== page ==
‘It’s not the devil. It’s America.

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BUFFALO — Less than 24 hours after a gunman stormed the grocery store where Tony Marshall worked for years, killing 10 people, Marshall was back at the Tops.

He flipped hot dogs on a grill placed just outside the perimeter of the caution tape, handing them out to mourners and passers-by. While working, he wore a red shirt with a Tops Friendly Markets logo. “It’s a community store,” said Marshall, 59. “It meant everything to us.”

It was a sentiment shared by many in this predominantly black part of town. For residents, the Tops were more than just a source of food and medicine. In a neighborhood with few stores or public spaces, the grocery store was a site for community events and giveaways, a hangout and hangout.

“It was more than a store. It was a place where you could meet a friend, relative, girlfriend,” said Jerome Bridges, another Tops employee who survived the attack by barricading himself with several others in a conference room. “A place to hang out and shop and have a good chat while you do it.”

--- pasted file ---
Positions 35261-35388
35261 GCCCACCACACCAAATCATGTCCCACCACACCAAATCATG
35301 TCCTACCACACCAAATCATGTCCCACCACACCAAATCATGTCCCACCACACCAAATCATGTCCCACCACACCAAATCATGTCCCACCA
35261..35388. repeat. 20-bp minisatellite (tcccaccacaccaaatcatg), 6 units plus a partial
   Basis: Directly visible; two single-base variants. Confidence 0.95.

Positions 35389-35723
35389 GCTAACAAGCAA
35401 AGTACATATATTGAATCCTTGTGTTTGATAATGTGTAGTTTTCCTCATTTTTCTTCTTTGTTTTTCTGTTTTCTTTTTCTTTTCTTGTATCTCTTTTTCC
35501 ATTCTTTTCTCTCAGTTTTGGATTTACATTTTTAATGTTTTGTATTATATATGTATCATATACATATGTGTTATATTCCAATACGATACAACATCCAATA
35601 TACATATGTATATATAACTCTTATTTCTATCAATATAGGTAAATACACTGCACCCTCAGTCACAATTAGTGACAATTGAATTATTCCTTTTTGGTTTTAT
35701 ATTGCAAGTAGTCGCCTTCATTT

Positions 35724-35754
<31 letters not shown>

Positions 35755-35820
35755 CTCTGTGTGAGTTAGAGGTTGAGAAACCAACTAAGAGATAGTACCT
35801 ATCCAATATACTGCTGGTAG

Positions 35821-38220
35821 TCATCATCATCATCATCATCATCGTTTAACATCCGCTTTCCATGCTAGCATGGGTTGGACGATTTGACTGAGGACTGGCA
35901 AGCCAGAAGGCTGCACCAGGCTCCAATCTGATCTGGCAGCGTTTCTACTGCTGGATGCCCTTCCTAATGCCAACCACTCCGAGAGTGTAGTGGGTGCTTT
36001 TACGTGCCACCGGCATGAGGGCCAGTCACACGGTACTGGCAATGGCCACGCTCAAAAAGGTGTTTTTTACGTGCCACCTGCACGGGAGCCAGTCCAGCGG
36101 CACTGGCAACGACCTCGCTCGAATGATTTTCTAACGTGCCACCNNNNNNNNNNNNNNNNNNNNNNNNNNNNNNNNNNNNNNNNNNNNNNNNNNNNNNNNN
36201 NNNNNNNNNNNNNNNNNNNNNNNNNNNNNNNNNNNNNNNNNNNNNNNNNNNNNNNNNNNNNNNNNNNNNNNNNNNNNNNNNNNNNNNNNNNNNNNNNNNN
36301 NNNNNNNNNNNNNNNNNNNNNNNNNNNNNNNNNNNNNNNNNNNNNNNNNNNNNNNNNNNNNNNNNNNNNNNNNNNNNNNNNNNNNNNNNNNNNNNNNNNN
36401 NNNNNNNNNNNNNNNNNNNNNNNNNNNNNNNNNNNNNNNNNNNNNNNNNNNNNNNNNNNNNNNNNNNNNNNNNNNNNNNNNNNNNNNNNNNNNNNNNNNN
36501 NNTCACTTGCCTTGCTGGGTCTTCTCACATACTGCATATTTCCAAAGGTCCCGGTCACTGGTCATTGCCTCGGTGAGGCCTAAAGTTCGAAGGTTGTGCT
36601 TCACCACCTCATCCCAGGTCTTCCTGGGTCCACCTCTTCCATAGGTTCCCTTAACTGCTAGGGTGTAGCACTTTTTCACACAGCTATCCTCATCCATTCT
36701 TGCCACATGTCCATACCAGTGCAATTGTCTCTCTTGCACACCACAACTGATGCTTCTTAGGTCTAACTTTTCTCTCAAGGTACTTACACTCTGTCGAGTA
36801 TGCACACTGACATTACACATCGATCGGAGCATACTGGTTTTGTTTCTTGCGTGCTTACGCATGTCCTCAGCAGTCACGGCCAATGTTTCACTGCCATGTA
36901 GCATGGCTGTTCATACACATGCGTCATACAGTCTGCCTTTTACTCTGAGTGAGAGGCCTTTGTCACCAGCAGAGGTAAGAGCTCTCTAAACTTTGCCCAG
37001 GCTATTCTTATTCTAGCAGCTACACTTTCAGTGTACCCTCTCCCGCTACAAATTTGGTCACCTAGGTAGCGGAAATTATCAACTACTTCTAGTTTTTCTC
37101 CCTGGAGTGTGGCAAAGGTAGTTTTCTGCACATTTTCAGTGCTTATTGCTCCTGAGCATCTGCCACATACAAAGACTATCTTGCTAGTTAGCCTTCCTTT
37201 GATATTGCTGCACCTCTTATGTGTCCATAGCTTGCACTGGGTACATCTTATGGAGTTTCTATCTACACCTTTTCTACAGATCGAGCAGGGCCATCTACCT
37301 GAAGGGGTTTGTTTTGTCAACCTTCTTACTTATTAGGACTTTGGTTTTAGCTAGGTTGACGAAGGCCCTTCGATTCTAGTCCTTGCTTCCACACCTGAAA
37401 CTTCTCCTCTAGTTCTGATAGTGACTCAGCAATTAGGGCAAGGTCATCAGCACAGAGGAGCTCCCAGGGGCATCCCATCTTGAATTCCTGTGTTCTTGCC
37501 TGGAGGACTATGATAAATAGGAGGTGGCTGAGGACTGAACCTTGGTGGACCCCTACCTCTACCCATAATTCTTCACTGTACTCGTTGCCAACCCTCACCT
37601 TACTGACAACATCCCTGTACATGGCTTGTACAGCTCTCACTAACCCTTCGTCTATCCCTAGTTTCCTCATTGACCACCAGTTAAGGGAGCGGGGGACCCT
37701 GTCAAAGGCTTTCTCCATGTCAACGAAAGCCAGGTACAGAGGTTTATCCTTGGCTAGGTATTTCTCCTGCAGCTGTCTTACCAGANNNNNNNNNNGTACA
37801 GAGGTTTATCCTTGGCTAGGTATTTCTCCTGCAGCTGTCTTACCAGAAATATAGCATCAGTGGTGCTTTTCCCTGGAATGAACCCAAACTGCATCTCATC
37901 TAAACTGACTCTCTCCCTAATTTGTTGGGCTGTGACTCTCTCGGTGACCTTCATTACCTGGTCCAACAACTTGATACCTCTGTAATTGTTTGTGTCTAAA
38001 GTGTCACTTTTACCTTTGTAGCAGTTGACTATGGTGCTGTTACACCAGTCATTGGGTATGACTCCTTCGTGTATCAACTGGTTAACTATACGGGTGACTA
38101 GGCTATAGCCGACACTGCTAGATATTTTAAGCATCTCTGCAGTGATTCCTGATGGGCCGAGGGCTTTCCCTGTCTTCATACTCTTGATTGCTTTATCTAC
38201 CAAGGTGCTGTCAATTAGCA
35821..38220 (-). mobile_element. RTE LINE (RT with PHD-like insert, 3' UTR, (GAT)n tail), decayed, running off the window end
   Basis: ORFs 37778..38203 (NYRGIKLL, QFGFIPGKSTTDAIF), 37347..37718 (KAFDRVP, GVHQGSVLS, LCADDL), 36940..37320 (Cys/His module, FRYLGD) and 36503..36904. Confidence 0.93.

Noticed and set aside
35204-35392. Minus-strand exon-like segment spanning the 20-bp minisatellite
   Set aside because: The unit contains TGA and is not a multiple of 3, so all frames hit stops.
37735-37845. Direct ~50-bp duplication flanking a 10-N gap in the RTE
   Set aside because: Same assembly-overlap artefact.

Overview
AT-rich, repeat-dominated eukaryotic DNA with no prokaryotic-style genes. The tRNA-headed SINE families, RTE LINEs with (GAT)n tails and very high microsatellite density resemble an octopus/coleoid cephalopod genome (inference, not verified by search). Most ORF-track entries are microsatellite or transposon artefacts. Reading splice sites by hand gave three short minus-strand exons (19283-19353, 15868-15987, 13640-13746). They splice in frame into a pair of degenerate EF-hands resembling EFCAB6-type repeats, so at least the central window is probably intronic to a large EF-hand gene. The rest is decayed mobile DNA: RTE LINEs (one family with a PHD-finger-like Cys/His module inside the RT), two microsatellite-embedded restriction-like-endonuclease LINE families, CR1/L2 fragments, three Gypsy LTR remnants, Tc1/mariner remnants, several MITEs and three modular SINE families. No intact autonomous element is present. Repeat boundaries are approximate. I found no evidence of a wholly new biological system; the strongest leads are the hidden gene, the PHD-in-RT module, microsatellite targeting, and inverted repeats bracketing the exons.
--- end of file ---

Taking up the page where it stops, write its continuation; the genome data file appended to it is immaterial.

Many East Side residents said they sometimes spent their leisure hours in Tops’ parking lot, having long conversations with people who seemed like complete strangers – strangers, that is, until ‘until they find out they live a block away from each other, or are extended family members, or frequent the same restaurant.

That sense of community was needed, Marshall said, as a form of protection in a city where many black people faced lifelong discrimination and abuse.

Buffalo is the nation’s seventh most segregated city for black Americans, according to a report by the Brookings Institution. Black people had a median household income of $28,320 in 2019, according to a University at Buffalo report, with a poverty rate of 31%. White residents had an income of $49,156 and a poverty rate of 9.1%.

“I’m crazy about Buffalo, I love it here; it can be a beautiful city,” said Regina Williams, 59, sitting in a car with her daughter and granddaughter near the Tops. But “it’s so isolated that they have to do something about it. They don’t do anything about it. Nothing.”

In the first days after the shooting, many residents here saw the horrific act of racial violence as one of many injustices that happened in their lives, and sometimes across generations.

Even the fact that the East Side has such a concentration of black people is itself the result of discriminatory practices, residents said. And it was this segregation that turned the neighborhood into a target for the shooter, believed to be an 18-year-old who espoused racist and white supremacist views.